In confirmation of the opinion which ought to be formed of a genius principally turned towards the burlesque, and emi. nently fitted for it, we may refer to the authority of one of the sublimest metaphysicians of the age, who, in his history of his own literary life and opinions, observes, that—" The office and duty of the poet is to select the most dignified, as

• The happiest, gayest, attitude of things.'

well as

The reverse, for in all cases a reverse is possible, is the ap-: propriate business of burlesque and travesty, a predominant taste for which has been always deemed a mark of a low and degraded mind.”—Coleridge, vol. ii. p. 127.

It might be sufficient, for the purposes of the present question, to prove that there were poets of a higher order than that in which Mr. Pope excelled. It might be unfair to mention the name of Shakspeare, in comparison with that of Pope,--the Myriad-minded Bard, the Swan of Avon, with the Wasp of. Twickenham,-seeing that the latter never attempted dramatic composition. He may, however, be contrasted with Milton. It is unnecessary to pronounce an eulogium on that greatest of poets ; his

merits are acknowledged. Compare Pope's finest work, his “ Elegy to the Memory of an unfortunate Young Lady," with Milton's " Verses on the Death of a fair Infant, which died of a cough.” The subject of Pope was calculated to kindle every feeling, and awaken every sympathy of the human heart; Milton's was barren and uninteresting: and, in deciding on their relative merits, Pope has every advantage from the nature of his subject. Pope felt this; and accordingly contented himself with giving the mere matter of fact, the circumstantial detail; and suggesting an old truism, by way of moral, that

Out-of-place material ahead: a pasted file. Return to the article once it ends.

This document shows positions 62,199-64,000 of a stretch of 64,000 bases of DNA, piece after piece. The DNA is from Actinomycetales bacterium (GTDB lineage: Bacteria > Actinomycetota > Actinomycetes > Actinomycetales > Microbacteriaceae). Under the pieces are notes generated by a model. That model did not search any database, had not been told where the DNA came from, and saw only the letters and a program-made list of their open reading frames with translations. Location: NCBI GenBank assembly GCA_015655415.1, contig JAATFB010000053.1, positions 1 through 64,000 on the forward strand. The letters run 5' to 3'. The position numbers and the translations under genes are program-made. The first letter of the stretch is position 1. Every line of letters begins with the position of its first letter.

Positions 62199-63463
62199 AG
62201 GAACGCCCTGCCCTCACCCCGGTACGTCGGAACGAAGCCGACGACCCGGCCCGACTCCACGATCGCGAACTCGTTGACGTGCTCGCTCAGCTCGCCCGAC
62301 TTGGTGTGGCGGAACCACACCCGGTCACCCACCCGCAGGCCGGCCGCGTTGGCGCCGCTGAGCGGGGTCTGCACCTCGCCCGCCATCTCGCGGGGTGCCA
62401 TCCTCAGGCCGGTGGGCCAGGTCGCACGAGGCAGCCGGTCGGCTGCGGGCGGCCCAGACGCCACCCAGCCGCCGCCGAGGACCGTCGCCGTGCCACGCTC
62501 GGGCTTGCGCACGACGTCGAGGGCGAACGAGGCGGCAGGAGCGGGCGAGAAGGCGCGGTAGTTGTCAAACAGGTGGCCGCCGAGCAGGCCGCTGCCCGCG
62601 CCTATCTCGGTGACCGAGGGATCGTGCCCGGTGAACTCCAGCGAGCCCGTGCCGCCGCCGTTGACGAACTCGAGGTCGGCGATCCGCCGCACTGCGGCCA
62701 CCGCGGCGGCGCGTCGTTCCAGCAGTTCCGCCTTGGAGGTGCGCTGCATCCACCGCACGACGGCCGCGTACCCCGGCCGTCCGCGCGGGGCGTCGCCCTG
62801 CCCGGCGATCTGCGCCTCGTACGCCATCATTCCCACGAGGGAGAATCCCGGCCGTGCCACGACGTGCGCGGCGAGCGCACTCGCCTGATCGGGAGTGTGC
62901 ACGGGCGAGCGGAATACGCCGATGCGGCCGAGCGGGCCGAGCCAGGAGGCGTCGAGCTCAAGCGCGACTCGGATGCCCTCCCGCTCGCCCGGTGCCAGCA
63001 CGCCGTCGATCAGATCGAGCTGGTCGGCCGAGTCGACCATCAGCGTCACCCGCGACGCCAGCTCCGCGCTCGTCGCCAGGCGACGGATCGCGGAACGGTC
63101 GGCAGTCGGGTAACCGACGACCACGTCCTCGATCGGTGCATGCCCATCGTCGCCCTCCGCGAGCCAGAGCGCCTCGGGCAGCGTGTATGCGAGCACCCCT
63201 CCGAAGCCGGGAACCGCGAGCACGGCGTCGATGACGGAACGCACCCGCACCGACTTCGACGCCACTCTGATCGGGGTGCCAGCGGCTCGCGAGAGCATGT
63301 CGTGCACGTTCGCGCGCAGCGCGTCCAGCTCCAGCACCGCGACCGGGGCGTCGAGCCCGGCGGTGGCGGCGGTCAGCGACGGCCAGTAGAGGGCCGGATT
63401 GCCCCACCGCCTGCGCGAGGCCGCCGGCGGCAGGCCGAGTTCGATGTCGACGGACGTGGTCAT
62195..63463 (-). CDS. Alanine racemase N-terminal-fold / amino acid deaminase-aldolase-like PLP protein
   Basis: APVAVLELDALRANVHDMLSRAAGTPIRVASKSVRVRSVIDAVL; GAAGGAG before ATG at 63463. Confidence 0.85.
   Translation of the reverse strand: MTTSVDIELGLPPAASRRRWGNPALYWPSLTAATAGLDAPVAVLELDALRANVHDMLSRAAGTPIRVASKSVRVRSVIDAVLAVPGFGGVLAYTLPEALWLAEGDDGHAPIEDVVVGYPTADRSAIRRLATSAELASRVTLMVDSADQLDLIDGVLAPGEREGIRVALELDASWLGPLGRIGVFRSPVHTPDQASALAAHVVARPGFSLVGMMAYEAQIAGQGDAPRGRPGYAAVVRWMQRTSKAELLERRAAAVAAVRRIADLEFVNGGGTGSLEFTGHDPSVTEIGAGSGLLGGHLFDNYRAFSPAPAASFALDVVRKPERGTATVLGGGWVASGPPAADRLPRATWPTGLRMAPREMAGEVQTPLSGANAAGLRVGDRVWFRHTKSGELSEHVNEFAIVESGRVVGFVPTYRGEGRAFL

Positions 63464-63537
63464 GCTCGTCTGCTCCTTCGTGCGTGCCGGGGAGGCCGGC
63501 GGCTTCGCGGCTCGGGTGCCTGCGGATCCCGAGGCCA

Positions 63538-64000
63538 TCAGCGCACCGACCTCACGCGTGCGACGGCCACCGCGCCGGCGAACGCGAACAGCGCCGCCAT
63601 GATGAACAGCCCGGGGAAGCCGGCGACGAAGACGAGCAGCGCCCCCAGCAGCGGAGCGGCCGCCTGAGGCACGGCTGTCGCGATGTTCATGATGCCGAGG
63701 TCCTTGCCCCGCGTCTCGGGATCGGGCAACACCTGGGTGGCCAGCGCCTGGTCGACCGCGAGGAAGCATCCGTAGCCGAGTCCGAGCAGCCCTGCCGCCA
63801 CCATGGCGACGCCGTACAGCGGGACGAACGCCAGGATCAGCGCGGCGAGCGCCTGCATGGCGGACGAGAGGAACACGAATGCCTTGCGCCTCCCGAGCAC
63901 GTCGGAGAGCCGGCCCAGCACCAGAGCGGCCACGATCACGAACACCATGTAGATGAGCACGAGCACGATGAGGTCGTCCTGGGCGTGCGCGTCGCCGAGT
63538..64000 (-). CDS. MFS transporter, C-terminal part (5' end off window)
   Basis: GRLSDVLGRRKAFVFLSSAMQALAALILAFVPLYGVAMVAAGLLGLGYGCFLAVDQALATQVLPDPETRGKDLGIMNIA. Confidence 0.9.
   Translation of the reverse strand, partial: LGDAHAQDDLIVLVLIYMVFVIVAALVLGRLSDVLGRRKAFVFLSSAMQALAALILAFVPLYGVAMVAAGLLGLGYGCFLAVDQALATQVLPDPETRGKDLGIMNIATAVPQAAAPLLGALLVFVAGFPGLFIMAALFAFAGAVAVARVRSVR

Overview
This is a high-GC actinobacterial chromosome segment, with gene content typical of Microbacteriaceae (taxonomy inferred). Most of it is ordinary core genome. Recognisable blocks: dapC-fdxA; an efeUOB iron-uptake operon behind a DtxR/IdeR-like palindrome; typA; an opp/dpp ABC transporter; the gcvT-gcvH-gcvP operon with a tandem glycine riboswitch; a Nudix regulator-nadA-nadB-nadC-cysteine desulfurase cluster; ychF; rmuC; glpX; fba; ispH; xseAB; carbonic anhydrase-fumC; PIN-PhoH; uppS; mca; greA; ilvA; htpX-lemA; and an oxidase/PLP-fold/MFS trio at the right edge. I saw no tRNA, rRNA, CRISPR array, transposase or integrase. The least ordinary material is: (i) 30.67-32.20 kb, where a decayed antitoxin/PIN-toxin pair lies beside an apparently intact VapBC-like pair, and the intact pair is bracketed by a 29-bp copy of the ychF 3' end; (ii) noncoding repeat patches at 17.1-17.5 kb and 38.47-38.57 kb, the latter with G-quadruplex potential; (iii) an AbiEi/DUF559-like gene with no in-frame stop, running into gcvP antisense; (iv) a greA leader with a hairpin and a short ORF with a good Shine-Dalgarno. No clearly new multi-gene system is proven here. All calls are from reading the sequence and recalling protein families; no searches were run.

6 Poets themselves inust fall, like those they sung." A sentiment very prettily expressed; but, for all that, not very original. How differently did Milton proceed in the poem before us : to the simple fact,-simple as simplicity itself,—he added an exquisite display of intellectual power; it is sealed with the ideality of his own mind; his own ideal identity; his signet is upon it; and his imagination has stamped it with its own form. Raised to that state of passionate excitement, in which poetry lives and breathes, all his classical recollections throng upon him to illustrate and embellish the theme about which he is engaged. The intellectual and the imaginative faculties co-operate ; and even in this, one of the least exertions of his wonderful genius, do we behold made manifest and palpable the mysterious enthronement of the highest intellect in the loftiest imagination.

" The intellectual power
Bends from his awful throne a wondering ear,

And smiles.” The Advocates for the POETICÁL SUPREMACY of Pope maintained, that the opinion of foreigners, in favour of the poetic